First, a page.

Henry Medical Center (HMC) has been recognized for its efforts to protect the public against the dangers of pneumonia.
The 2010 First Place Josh Nahum Special Achievement Award for Infection Prevention & Control, has been presented to the Henry County hospital for its Pneumonia Vaccination Initiative.
The award is co-sponsored the Georgia Hospital Association's Partnership for Health & Accountability, Kimberly-Clark Corporation, and the SAFECARE campaign.
Earlier this month, the distinction was bestowed during an annual education conference sponsored the Georgia Hospital Association Research and Education Foundation Healthcare Research Inc., according to HMC Public Relations Specialist Michelle Nunnally.
The conference was held Jan. 5-6, at the Ritz Carlton Lodge in Greensboro, Ga., she said.
"Earning First Place ... recognizes Henry Medical Center for achieving and maintaining a 100 percent success rate, with regards to administering the pneumonia vaccine to the right patients every time," Nunnally said.
"Pneumonia, caused pneumococcus, is the most common form of infection, occurring outside of a hospital or institutional setting in the United States," she said. "Pneumococcus infections are responsible for more than 6,000 deaths per year in the U.S. — the highest number for any vaccine-preventable disease.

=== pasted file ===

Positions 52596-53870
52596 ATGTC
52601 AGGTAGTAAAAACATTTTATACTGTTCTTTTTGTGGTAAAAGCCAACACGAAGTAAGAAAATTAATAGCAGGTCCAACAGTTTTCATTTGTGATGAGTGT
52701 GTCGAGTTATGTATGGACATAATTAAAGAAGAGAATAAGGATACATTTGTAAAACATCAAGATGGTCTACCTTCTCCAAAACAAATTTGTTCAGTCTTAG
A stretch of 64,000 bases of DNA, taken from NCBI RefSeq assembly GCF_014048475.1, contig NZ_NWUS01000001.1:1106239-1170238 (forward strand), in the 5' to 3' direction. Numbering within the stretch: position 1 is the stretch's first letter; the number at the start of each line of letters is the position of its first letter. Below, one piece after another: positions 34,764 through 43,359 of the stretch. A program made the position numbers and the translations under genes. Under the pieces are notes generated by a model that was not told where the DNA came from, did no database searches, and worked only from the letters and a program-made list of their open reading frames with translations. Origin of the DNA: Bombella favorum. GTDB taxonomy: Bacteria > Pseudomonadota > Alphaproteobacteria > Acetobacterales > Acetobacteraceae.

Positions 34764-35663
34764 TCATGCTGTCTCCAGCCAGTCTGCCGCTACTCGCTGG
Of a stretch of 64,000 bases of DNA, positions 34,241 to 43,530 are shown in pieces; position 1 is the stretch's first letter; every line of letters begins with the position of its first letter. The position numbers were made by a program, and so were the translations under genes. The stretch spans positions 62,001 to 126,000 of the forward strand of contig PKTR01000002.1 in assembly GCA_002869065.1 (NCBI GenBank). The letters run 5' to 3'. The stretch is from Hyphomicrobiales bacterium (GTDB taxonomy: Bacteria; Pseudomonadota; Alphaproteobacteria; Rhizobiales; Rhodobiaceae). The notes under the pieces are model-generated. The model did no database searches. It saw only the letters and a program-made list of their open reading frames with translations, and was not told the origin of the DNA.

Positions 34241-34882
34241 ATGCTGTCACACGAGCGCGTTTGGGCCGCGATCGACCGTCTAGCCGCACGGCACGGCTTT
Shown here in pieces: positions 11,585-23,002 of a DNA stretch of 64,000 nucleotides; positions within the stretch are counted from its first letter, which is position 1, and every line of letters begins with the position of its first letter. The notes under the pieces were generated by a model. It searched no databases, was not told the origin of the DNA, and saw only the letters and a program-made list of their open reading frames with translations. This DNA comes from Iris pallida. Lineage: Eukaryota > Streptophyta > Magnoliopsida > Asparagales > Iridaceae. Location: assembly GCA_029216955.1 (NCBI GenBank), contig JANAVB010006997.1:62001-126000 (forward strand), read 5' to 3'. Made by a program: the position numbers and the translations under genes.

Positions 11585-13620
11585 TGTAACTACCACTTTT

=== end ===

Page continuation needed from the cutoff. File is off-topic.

"Immunization against increasingly resistant pneumococcal can play a critical role in the prevention of pneumonia, particularly in immuno-compromised patients and older adults," Nunnally continued.
Jeff Frehse, HMC's director of performance improvement, led a team of hospital representatives in conducting the initiative. The endeavor centered on a process of "rapid-cycle change with small tests of change to gauge the effectiveness of vaccinations," explained Frehse.
"We developed a documentation tool to improve the vaccination rate of our population against pneumonia," he said. "Then, we would take that tool to one floor, and one nurse, and have her use it. We would find out what problems she had with that documentation tool. Then, we would take it to four nurses, and then eight nurses, and have them test it."
The procedure, he continued, was repeated until all nurses had performed it without receiving negative reports, Frehse said. Thirty, to forty patients were screened for pneumonia, during the testing process.
He said the initiative represents an efficient way of documenting a pneumonia vaccination's worth. Frehse said the first-place award is proof of the initiative's effectiveness.
"We can do that in a week, compared to the months it takes using other methods," he added. "It's a really good tool, because you get more input from users of the tool. It indicates that we're preventing pneumonia in the future giving vaccinations, and providing a high quality of care to patients through improving our vaccination rate."